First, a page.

Since we observed that the boosting effect of harmine was independent of NFAT activity and was associated with altered MAPK signaling, we wanted to confirm that the increase in GFP+ cells and the increase in the MFI of GFP+ cells by harmine was DYRK1A-dependent. To test this, a J-Lat cell line lacking DYRK1A expression was derived by CRISPR/Cas9 gene targeting (Fig. 4A). If the phenotype caused by harmine were due to its interactions with DYRK1A, then we anticipated that J-Lat cells lacking DYRK1A would behave similarly to harmine treated cells with increased GFP expression in response to activating LRAs. DYRK1A knockout did lead to a significant decrease in the percentage of GFP+ cells. However, this decrease was also seen in knockout cells not treated with an inhibitor (DMSO control) (Fig. 4B). Interestingly, DYRK1A knockout had no effect on the MFI of GFP+ cells (Fig. 4C). Although DYRK1A knockout led to a decrease in the number of GFP+ cells, treatment with harmine and INDY still resulted in an increase in GFP+ cells (Fig. 4B). This suggests that while DYRK1A expression may be involved in reactivation of cells (Fig. 4B) it is not required and is not the pathway targeted by harmine and INDY that results in increased HIV reactivation.
Harmine downregulates HEXIM1 expression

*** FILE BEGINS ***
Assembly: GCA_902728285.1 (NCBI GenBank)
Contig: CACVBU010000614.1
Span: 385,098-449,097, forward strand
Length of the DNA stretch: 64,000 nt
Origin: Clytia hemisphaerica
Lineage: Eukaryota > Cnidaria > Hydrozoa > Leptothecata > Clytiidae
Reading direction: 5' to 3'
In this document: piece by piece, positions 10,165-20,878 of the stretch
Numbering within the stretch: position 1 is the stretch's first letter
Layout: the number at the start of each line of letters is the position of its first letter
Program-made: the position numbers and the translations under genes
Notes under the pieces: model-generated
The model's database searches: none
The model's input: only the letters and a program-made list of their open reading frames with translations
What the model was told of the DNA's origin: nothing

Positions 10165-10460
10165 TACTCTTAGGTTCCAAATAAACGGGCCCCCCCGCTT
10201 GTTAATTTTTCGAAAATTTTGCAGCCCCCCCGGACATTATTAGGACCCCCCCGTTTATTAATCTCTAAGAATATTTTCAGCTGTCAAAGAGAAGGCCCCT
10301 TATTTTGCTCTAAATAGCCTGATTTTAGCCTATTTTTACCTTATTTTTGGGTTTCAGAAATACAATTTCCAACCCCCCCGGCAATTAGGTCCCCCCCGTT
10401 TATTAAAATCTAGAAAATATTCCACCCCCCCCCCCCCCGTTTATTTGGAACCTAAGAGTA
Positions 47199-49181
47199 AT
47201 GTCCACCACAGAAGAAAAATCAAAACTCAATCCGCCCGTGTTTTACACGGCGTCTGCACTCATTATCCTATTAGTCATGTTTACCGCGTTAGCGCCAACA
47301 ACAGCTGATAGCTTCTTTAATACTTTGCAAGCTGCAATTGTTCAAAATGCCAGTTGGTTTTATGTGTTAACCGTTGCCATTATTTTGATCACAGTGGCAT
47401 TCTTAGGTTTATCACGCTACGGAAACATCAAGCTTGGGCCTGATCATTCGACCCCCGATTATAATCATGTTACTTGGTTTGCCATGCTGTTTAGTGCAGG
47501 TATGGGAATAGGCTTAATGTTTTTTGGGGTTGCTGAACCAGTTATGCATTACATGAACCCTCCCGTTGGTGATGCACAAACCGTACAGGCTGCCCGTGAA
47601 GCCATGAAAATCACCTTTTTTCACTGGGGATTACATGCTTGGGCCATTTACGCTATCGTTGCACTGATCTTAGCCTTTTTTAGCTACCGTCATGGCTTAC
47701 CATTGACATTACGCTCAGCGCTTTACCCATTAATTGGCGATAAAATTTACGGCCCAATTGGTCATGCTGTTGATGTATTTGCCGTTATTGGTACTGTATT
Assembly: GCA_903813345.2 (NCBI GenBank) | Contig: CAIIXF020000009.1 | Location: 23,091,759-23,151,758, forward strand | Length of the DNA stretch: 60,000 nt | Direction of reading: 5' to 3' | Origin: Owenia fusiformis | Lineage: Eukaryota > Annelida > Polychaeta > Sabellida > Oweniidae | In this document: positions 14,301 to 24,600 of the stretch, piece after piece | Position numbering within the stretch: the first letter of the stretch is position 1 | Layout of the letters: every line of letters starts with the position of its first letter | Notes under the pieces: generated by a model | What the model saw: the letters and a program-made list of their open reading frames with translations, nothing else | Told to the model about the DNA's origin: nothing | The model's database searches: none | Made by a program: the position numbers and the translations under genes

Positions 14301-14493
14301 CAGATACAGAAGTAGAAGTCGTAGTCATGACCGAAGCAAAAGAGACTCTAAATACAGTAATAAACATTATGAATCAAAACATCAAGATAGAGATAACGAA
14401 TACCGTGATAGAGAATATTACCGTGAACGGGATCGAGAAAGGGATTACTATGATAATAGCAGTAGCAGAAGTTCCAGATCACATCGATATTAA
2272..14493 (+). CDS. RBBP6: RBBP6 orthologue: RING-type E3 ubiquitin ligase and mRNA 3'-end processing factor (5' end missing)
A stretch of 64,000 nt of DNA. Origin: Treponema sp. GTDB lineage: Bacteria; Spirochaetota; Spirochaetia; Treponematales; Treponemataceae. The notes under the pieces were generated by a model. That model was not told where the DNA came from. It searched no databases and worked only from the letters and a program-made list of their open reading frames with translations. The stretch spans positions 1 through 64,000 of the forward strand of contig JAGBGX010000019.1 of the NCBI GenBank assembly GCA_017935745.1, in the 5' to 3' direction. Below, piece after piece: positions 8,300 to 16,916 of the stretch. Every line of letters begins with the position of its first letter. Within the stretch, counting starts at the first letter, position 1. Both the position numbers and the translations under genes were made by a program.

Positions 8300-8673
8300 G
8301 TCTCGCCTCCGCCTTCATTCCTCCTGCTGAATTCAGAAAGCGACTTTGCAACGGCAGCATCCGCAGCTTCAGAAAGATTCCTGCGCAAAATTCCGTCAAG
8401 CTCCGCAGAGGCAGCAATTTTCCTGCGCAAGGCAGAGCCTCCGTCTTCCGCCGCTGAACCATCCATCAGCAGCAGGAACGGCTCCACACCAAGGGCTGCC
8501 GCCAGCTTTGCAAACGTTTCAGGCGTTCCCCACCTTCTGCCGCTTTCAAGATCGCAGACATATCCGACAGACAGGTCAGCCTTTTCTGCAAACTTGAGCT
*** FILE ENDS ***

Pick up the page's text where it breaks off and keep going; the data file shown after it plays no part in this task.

To better understand how harmine is modulating HIV reactivation, we used whole-genome microarray to determine which genes were differentially expressed in cells treated with harmine. J-Lat cells were treated with DMSO, harmine, PMA, or harmine+PMA. Microarray analysis showed that there were 35 transcripts that were significantly upregulated or downregulated by at least twofold between PMA and PMA+harmine treatments. A complete list of the 35 significantly upregulated or downregulated genes are presented in Table S1. Fourteen of these transcripts correspond to coding genes (Fig. 5A and Table 1) and the remaining 21 transcripts were non-coding transcripts. The gene that was upregulated the most in PMA+harmine treatment compared to PMA treatment alone was CCNT2, which codes for the cyclin T2 protein. The gene that was downregulated the most in PMA+harmine treatment compared to PMA treatment alone was HEXIM1. Both genes code for proteins that play a role in transcriptional elongation (Chen et al., 2018). The HIV-encoded transcription factor Tat competes with HEXIM1 for binding to the pTEFb complex to promote HIV transcription (Barboric et al., 2007). Downregulation of HEXIM1 would thus result in less negative regulation of the pTEFb complex resulting in more Tat binding to pTEFb promoting transcript elongation. Similarly, upregulation of cyclin T2 would be expected to increase elongation of transcripts. This combination of effects on transcription explains why harmine treatment not only increases the percentage of reactivated cells but also increases the number of viral transcripts on a per-cell basis.